Fostering curiosity in kids (and their parents) since 2011

“How old is Santa?”

A relatively trim Santa skips the cookies in favor of petting the cat, or The Five-Year-Old’s most compelling argument for why we should just go ahead and adopt a cat now. (Image: Public Domain.)

Revision notes, October 2019 — The thing about writing a blog for eight years is that your standards change over time. While reworking another eight-year-old Santa post to meet the newer edition of my Caterpickles standards this week, I realized that this post wasn’t quite up to snuff either. So I reworked it a bit to add in some more photos, headers, and the section on Kris Kringle.

How old is Santa?

Before you can figure out how old Santa is, you have to figure out who you think Santa Claus is. Let’s examine the leading contenders, shall we?

The Greek Saint Nicholas

Also known as Nikolaos the Wonder-worker, Saint Nicholas was the 4th Century Greek Bishop of Myra who had a penchant for dropping coins in the clogs of the poor and who came to be known to the Dutch as Sinterklaas. St. Nick was born in 270 A.D., which would make Santa Claus 1741 years old.

My daughter, who was helping me with these updates: “Mommyo, Santa’s a lot older now.”

Mommyo: “Right.”

If you think Saint Nicholas is Santa, and Saint Nicholas was 1741 years old in 2011, then Santa Claus would be 1749 in 2019, when this post was updated.

My daughter: “You’d better fix the rest of the ages too.”

The British Father Christmas

Next up in our pageant is Father Christmas, whose preferred means of travel appears to have been by goat, not reindeer-pulled sleigh. Father Christmas was first mentioned in 15th C British Christmas carols, which would make him roughly 600 years old.

My daughter, helpfully: “609, Mommyo.”

The American Santa Claus

This black and white drawing shows a rotund gentleman with a long stemmed pipe and an armful of toys.
Thomas Nast’s 1881 drawing of “Merry Old Santa Claus”. (First published in the January 1, 1881 Harper’s Weekly, now more readily available via Wikipedia)

As Americans are prone to do, when the British and Dutch Sinterklaas came to the United States, we couldn’t quite get the pronunciation of his name right, so changed it to something a bit easier, like Santa Claus. The name Santa Claus was first used in the American press in 1773, making him a relatively spry 246 in 2019.

The wild-haired scientist Albert Einstein

As Gaute Einevoll points out, Albert Einstein bears a striking resemblance to the man in red. More importantly, Einstein has the in-depth knowledge of moving matter required to deliver all those presents on time. Einstein was born on March 14, 1879, so if you subscribe to Einevoll’s “Quanta Claus” theory, then Santa Claus would have turned 140 in 2019.

The Norse god Odin

This black and white image of the Norse god Odin shows a one-eyed white man with a long white beard wearing a floppy hat and holding a cane.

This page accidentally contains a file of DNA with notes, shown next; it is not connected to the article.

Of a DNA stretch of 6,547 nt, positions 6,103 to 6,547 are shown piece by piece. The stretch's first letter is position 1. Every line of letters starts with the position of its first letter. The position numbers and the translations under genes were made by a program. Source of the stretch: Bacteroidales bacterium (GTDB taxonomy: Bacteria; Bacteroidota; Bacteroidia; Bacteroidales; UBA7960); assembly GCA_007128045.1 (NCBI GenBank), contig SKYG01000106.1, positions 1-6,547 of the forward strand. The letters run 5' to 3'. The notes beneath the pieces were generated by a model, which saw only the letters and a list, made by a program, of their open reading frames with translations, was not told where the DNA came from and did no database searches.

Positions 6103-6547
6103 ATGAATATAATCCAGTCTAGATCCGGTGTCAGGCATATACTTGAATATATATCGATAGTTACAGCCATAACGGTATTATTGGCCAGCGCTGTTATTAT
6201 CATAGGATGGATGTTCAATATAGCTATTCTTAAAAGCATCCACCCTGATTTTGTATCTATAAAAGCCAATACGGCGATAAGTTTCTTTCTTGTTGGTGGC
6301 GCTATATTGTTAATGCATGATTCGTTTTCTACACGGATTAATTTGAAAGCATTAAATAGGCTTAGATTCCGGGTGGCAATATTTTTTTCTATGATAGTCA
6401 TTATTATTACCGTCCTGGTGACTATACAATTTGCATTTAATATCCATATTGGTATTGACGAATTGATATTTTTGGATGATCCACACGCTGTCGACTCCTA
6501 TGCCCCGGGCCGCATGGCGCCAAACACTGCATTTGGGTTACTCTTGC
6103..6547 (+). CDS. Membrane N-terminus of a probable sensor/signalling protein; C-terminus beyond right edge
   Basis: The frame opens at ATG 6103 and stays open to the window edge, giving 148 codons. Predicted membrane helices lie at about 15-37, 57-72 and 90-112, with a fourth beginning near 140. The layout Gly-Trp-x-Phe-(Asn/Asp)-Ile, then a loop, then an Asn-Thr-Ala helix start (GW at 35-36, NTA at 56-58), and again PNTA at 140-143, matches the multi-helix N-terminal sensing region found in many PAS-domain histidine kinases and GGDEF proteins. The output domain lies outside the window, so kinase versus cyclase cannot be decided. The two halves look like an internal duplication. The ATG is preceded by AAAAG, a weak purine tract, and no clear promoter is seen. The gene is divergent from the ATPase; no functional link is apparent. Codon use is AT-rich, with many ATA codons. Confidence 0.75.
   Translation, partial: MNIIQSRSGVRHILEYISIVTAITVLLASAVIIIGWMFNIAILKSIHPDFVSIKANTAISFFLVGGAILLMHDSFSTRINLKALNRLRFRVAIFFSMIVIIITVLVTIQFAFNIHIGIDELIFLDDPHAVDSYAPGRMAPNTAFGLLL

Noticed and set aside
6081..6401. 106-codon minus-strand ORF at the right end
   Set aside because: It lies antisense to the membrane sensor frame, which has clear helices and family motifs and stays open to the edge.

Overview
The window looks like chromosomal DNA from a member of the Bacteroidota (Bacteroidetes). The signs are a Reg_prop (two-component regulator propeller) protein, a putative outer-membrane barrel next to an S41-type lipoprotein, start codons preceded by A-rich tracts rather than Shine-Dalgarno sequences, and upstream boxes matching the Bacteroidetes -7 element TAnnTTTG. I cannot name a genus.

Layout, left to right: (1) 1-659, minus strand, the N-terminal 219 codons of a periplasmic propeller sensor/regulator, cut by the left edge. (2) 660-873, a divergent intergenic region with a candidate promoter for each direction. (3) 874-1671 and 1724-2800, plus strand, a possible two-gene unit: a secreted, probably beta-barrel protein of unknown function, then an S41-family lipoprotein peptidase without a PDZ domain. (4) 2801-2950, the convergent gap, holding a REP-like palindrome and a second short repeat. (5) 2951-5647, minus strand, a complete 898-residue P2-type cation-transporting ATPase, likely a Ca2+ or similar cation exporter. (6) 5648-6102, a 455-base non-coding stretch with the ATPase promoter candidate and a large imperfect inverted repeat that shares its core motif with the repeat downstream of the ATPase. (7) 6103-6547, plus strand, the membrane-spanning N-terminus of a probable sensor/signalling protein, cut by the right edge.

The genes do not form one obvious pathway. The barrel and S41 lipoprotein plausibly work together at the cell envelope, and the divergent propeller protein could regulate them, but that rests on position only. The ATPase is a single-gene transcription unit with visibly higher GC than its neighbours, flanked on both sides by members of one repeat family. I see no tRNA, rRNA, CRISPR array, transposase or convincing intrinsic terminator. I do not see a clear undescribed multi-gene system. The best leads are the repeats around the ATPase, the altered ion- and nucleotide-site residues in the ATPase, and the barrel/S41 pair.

(Image: Odin the Wanderer by Georg von Rosen 1843-1923.)

Every winter, Odin would lead a great Yule hunting party through the sky on his eight-legged horse, Sleipnir. Children would set boots filled with carrots, straw, or sugar by their chimneys as snacks for Odin’s horse. Odin would reward the children for their kindness by filling the boots with candy and gifts. If Odin is the original Santa Claus, that would make Santa very old indeed. Too old for us to count, I’m afraid.

My daughter: “What about Kris Kringle?”

Mommyo: “Yes, what is the story on Kris Kringle?”

My daughter: “You should ask Caterpickles!”

The Story on Kris Kringle

Thanks in large part to movies like 1934’s Miracle on 34th Street, we in the United States often consider Kris Kringle to be just another name for Santa Claus, but traditionally the two figure are completely separate. The name “Kris Kringle” is another example of the traditional name being Americanized when it crossed our borders (and as it turns out, the original story being completely lost).

The Christkindl, i.e. Not Santa. (Photo: Square87 via Wikipedia)
The Christkindl. Not Santa. (Photo: Square87 via Wikipedia)

Ironically, Martin Luther invented the original gift-giver, the “Christkindl” (also known as the “Christkindchen” or “Christkind”) during the 16th and 17th Century Protestant Reformation specifically to counter the growing popularity of St. Nicholas.

The Christkindl became the traditional gift-giver across Europe, parts of Hispanic America, and the Acadiana region of Louisiana. Although Luther intended the Christkindl to be a reference to the baby Jesus, over time the Christkindl sprouted angel’s wings and blond hair, becoming much more like a generous little 400-500 year-old cherub than an infant born in Bethlehem.

So how old is Santa?

Although the Miracle on 34th Street makes a compelling case for Kris Kringle being Santa Claus, we are going to side with Martin Luther and declare that the Christkindl cannot be Santa.

Which leaves us with St. Nicholas, Father Christmas, Santa Claus, Einstein, and Odin as the most likely Santa contenders. Depending on which theory you subscribe to, the perennially 70ish in appearance Santa Claus could be anywhere from 140 to Too-Old-For-Us-To-Count.

My daughter: “Mommyo, how old do you think Santa is?”

Mommyo: “At least 140. I think there’s really no way to know.”

My daughter: “I’ll ask Santa. And then I’ll ask him if he reads Caterpickles.”

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